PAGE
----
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Joseph A.W. Toth & Ramin Motamed
Department of Civil & Environmental Engineering, University of Nevada, Reno, NV, USA
Liquefaction-induced ground failure has accounted for major damage in structures and lifelines for several decades (e.g.
the 1989 Loma Prieta earthquake among others). Well-documented case histories have provided valuable insight into the
mechanisms of this phenomenon. Recent earthquakes such as the 2010-2011 Canterbury earthquake sequence in New
Zealand and the 2011 Great Tohoku earthquake in Japan have documented that settlement of buildings over liquefiable
soils can be much greater than predicted using semi-empirical procedures in common practice to date.
A large number of low-story structures sustained significant damage resulting from liquefaction-induced settlements in the
recent seismic events and reconnaissance of the affected areas has documented extensive damage to buildings with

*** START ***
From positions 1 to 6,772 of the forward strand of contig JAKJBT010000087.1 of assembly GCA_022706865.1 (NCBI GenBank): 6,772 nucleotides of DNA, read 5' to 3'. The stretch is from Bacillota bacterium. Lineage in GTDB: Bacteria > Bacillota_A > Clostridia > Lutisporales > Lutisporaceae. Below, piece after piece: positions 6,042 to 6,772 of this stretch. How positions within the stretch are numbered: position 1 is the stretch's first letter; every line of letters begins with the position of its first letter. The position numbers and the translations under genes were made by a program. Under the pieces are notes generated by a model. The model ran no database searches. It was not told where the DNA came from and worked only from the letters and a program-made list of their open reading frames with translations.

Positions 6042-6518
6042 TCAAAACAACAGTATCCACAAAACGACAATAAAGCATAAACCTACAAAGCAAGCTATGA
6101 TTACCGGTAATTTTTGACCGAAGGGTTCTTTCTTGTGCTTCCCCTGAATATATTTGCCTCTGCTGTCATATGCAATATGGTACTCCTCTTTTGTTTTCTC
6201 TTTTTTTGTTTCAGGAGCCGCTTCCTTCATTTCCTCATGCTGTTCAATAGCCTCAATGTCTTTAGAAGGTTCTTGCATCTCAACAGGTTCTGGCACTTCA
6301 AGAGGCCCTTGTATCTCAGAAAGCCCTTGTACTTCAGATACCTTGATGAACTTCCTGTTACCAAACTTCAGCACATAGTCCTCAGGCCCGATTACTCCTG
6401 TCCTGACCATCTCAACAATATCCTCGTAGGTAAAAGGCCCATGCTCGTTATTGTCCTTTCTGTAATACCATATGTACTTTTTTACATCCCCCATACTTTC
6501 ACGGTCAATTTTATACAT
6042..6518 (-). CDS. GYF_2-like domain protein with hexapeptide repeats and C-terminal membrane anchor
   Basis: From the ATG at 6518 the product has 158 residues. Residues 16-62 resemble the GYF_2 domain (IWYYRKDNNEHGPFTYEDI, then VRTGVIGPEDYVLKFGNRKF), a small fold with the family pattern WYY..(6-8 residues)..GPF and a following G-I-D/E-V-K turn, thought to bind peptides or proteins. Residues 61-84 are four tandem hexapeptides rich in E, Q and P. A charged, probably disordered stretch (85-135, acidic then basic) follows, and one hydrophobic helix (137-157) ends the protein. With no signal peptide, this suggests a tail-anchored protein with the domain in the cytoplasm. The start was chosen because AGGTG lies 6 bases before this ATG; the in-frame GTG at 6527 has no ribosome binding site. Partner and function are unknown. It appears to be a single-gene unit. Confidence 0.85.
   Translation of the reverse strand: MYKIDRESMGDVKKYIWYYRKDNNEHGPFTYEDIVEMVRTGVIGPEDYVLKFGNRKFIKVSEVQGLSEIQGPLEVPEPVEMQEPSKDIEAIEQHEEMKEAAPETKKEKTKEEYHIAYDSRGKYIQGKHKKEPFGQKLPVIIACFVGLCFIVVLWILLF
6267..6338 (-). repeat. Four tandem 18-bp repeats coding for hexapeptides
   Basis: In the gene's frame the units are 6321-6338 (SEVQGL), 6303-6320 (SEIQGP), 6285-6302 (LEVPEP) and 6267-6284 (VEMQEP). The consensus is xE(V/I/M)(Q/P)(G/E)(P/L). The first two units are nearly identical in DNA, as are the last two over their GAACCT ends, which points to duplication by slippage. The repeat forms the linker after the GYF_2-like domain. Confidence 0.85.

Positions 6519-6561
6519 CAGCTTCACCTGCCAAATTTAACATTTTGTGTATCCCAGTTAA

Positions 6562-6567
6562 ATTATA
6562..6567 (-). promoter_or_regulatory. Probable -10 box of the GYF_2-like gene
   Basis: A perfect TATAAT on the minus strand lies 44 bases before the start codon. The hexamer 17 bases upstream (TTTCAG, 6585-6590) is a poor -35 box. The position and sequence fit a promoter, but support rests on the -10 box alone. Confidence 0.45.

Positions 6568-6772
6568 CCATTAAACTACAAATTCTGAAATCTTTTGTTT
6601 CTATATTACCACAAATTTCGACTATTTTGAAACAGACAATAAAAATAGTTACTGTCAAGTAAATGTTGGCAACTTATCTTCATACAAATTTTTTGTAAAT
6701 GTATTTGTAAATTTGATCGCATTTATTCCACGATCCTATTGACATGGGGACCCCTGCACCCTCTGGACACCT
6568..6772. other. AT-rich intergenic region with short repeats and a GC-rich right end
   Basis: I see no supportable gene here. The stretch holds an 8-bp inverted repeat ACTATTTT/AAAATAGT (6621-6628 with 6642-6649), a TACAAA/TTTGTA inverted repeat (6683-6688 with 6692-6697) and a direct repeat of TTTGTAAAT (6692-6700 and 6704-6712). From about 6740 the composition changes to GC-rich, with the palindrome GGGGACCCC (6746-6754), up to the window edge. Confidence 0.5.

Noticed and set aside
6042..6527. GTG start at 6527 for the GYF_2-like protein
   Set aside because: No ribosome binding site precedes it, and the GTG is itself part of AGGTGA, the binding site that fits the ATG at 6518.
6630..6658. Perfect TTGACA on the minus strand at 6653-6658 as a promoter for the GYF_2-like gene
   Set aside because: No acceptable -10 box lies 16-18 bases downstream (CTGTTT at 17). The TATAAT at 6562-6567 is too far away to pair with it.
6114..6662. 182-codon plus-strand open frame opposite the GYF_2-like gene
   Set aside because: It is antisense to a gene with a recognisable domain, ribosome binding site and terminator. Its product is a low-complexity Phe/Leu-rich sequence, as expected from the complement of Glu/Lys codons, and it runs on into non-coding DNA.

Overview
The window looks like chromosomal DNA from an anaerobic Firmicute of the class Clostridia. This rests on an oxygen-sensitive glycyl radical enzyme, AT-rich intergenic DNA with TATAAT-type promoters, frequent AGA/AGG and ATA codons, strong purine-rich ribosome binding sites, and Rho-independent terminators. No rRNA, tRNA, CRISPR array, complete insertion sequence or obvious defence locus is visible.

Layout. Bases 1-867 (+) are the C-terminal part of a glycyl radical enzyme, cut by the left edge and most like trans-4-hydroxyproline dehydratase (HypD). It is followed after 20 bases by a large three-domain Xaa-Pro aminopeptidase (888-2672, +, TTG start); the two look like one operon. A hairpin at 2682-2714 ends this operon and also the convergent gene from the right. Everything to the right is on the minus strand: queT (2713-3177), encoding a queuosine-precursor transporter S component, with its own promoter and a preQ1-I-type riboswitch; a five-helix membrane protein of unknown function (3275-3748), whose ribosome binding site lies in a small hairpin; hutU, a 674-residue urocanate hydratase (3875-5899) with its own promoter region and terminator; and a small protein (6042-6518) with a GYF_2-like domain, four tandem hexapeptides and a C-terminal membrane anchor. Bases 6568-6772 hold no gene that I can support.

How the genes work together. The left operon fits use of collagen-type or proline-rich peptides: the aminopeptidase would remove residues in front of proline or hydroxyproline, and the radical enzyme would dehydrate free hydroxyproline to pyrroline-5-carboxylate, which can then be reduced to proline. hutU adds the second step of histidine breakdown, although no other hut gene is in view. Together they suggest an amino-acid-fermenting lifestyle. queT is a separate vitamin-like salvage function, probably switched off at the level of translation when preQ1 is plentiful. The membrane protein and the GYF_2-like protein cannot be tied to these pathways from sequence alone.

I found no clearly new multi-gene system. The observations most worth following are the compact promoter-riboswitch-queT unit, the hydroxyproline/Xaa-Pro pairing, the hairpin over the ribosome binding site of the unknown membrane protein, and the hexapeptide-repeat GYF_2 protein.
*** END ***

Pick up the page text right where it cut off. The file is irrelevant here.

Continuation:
shallow foundations within liquefaction-prone areas.
The estimation of liquefaction-induced settlement is based on semi-empirical correlations that evaluate settlement in the
free-field conditions whereas observations have shown that the liquefaction-induced settlement under buildings can be
considerably larger.
In this study, an extensive series of 1-g scaled shake table experiments were carried out to reproduce liquefaction-induced
building settlements which included comprehensive parametric study to establish the effects of several parameters on the
free-field and building settlements such as building dimensions, ground motion duration, and the liquefiable soil relative
Results of this experimental study are compared to recent centrifuge tests and field measurements and provide valuable
insight into the effects of abovementioned parameters on the liquefaction-induced settlement for both free-field and under
building conditions. The scaled model experiments were fully instrumented using accelerometers, LVDTs, and pore-water
pressure sensors to quantify these effects.